Friday, May 15, 2009

Poetry Radio Project

I seem to remember (but can't find) an interview circa 1996 with then poet laureate Donald Hall saying it was his wish to expand poetry's reach into all forms of media. If memory serves, he mentioned having poetry regularly featured as segments on news and information shows and even satellite radio. Well, maybe satellite radio is a ways off, but injecting poetry on the U.S. airways seems to be an active pursuit of the Poetry Foundation.

Not only is the Poetry Foundation building a deep archive of audio and video recordings of poets discussing and reading their poetry, they are infusing mainstream media with verse through an outreach project called the Poetry Radio Project. In partnership with American Public Media, this series is valiant attempt to bring poetry to an unsuspecting audience, in my opinion. APM poetry programming includes features on Marketplace, Performance Today, Speaking of Faith, The Story, and The Splendid Table.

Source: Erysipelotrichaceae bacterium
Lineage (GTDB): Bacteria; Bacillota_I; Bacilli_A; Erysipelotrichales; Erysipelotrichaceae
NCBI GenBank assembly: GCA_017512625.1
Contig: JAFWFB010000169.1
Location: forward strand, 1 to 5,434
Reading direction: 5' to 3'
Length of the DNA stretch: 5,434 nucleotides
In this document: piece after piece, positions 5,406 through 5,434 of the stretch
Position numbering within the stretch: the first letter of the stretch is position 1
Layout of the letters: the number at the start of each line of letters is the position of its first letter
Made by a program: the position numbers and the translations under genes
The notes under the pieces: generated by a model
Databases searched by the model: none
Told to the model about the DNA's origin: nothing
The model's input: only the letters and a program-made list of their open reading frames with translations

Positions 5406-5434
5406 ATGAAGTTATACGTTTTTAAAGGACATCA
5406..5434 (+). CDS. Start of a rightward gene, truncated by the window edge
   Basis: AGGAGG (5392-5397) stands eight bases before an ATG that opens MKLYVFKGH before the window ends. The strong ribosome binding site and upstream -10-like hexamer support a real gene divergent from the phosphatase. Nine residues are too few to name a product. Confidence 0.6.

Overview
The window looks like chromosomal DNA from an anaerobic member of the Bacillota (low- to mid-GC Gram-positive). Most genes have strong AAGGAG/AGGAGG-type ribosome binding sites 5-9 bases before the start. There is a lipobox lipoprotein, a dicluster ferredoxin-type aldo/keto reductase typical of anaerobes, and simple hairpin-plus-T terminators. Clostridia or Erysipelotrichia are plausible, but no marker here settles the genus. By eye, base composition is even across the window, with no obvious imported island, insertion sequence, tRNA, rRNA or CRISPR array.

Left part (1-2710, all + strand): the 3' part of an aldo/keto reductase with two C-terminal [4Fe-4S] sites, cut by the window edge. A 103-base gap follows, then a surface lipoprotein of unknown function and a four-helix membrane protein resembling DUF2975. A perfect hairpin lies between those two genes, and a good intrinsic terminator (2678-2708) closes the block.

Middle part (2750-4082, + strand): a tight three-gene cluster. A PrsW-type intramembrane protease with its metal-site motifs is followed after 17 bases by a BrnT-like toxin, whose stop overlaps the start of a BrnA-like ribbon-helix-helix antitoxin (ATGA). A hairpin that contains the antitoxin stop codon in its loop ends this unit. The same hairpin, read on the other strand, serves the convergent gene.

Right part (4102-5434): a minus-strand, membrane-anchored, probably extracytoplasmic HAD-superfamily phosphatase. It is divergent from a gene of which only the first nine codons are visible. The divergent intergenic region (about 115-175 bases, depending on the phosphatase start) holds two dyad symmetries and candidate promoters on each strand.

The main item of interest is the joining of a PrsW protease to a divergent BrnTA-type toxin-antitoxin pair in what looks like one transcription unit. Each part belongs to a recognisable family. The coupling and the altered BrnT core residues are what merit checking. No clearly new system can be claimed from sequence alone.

On my commute home last week, I was treated to poetry on the personal finance show Marketplace. And when I visited APR's landing page, I found this gem of an interview with Phil Levine discussing factory work through his classic poem, "What Work Is." Here's the interview:

Hope you get a chance to check out these resources. Much of what I listen to is available as podcasts—perfect for my two-hour commute to and from work.

Also, I should mention, though this is not new, that the Poetry Foundation has partnered with the The News Hour With Jim Lerher for a Poetry Series.

When I see efforts like these, along with the proliferation of poets in MFA programs, slams, self publishing and indie publishers, even poetry at the White House, it's hard to believe that poetry is declining in the United States. I just don't see it. Now, sales of poetry books? That's whole other blog post!

1 comment:

Catherine said...

Sales of poetry books are declining I'm sure because people just go to the internet when they want a copy of a poem.

Of course in New Zealand the outrageous price of books doesn't help. But I was heartened (and surprised) to see Robert Hass's "Time and Materials" included on the books page of a popular New Zealand woman's magazine, along with the usual mass-market chick-lit


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